Comparative cyto- and genotoxicity assessment of glyphosate and glyphosate-based herbicides in human peripheral white blood cells

Károly Nagy, Roba Argaw Tessema, Lygia Therese Budnik, Balázs Ádám

Research output: Contribution to journalArticlepeer-review

32 Citations (Scopus)

Abstract

Glyphosate is the most heavily applied active compound of agricultural pesticides. It is solely used in more than 750 different glyphosate-based herbicide formulations (GBHs) that also contain other substances, mostly presumed as inert by regulatory agencies. The toxicity of formulations is currently assessed substance by substance, neglecting possible combined effects in mixtures and many of the findings regarding the toxic effects of glyphosate and GBHs to human cells are inconsistent. This is the first study to investigate and compare the cyto- and genotoxic potential of the active ingredient glyphosate and GBHs in human mononuclear white blood (HMWB) cells. HMWB cells were treated for 4 h at 37 °C with increasing concentrations (1–1000 μM) of glyphosate alone and in three GBHs (Roundup Mega, Fozat 480 and Glyfos) to test cytotoxic effect with fluorescent colabelling and genotoxic effect with comet assay. In addition, each concentration was tested with and without metabolic activation using human liver S9 fraction. We found that glyphosate alone does not induce significant cytotoxicity and genotoxicity over the tested concentration range. Contrarily, GBHs induced statistically significant cell death from 250 μM (Roundup Mega and Glyfos) and 500 μM (Fozat 480), as well as statistically significant increase of DNA damage from 500 μM (Roundup Mega and Glyfos) and 750 μM (Fozat 480); however, the latter observation may not be explained by direct DNA injuries, rather due to the high level of cell death (>70%) exerted by the formulations. Metabolic activation significantly increased the DNA damage levels induced by Glyfos, but not of the other GBHs and of glyphosate. The differences observed in the toxic pattern of formulations and the active principle may be attributed to the higher cytotoxic activity of other ingredients in the formulations or to the interaction of them with the active ingredient glyphosate. Hence, further investigation of formulations is crucial for assessing the true health risks of occupational and environmental exposures.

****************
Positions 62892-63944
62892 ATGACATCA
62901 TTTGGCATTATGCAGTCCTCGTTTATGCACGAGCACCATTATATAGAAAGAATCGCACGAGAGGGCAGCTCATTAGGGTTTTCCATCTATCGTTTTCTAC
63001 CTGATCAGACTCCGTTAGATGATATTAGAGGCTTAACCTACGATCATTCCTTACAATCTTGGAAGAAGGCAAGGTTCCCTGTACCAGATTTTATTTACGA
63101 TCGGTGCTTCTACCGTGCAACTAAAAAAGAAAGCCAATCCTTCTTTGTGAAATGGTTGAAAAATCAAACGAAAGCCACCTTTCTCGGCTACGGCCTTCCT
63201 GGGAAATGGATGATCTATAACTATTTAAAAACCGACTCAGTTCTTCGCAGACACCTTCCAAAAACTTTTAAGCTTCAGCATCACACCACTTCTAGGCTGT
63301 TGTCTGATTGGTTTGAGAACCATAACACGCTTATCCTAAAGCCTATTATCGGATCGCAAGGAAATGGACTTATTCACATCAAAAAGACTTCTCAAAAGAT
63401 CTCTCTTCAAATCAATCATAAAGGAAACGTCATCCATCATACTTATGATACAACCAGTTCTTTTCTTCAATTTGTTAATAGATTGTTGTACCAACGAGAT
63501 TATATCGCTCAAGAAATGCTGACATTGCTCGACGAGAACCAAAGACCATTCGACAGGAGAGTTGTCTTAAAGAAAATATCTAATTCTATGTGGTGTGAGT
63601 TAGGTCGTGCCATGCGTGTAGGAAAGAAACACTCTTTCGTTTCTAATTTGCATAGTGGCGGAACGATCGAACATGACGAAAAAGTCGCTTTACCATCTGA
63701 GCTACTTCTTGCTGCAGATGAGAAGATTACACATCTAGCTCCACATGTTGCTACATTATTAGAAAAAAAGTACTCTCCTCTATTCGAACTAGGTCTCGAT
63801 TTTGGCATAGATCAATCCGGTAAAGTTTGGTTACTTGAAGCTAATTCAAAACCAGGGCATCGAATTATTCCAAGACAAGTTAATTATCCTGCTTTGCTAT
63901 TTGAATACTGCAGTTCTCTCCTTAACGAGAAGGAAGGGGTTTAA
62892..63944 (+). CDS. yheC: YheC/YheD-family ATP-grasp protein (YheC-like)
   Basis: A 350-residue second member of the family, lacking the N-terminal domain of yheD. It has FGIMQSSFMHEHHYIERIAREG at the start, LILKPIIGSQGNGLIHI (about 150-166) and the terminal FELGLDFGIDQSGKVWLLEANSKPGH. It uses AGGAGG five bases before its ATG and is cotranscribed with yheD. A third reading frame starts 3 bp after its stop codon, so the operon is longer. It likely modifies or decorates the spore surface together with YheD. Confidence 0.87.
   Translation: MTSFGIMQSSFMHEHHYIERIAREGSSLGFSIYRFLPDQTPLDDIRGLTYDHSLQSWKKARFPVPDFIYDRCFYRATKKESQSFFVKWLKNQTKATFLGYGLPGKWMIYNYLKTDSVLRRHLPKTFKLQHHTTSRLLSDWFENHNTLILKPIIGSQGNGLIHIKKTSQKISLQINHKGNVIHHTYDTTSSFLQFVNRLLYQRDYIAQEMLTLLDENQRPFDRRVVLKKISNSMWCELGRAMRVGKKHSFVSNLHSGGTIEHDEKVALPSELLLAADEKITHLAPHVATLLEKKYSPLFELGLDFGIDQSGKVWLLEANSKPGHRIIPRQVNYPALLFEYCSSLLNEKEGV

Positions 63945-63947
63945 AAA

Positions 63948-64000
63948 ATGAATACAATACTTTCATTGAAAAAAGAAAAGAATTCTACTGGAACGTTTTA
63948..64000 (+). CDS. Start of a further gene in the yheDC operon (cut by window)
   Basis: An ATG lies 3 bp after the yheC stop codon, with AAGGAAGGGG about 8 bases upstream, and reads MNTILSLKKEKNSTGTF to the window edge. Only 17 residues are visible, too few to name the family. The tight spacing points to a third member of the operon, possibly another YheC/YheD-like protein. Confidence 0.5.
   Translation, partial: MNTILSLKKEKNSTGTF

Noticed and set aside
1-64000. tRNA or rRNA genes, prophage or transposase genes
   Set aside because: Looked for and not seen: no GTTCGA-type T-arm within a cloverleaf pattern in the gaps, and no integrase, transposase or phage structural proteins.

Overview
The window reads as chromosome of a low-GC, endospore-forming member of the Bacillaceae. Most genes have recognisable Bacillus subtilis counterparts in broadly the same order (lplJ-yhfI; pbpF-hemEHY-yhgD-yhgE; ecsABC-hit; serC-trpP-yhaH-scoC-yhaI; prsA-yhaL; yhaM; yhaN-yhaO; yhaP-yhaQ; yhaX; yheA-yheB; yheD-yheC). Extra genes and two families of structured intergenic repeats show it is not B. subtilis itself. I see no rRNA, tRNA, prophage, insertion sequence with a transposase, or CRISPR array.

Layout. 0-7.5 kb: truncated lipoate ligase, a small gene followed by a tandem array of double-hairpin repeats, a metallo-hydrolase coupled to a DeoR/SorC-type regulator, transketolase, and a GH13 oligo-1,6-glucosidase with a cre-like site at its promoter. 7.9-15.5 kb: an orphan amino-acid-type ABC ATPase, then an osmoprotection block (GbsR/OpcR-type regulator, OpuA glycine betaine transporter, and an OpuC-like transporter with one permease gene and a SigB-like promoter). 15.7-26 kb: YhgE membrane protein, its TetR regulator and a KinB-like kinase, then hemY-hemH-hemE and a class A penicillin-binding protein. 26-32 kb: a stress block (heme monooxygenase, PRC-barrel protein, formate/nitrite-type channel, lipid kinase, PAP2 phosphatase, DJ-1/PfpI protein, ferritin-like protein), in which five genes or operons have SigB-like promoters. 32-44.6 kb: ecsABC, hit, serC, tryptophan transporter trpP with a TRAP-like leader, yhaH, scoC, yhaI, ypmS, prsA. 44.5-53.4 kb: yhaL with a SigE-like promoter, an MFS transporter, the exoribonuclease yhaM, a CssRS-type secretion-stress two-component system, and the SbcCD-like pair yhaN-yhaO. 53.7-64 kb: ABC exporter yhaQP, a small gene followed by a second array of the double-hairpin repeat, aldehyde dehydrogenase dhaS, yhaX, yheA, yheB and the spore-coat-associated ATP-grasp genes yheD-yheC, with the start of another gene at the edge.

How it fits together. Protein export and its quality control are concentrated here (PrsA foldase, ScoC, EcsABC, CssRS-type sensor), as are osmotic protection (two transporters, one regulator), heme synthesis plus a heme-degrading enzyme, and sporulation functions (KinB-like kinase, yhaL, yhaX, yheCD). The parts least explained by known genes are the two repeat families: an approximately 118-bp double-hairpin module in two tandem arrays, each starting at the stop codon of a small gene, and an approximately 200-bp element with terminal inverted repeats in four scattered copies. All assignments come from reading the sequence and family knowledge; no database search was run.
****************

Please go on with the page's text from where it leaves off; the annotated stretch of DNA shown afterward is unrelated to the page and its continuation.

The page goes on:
Original languageEnglish
Article number108851
JournalEnvironmental Research
Volume179
DOIs
Publication statusPublished - Dec 2019
Externally publishedYes

Keywords

  • Comet assay
  • Cytotoxicity
  • Formulation
  • Genotoxicity
  • Glyphosate

ASJC Scopus subject areas

  • Biochemistry
  • General Environmental Science

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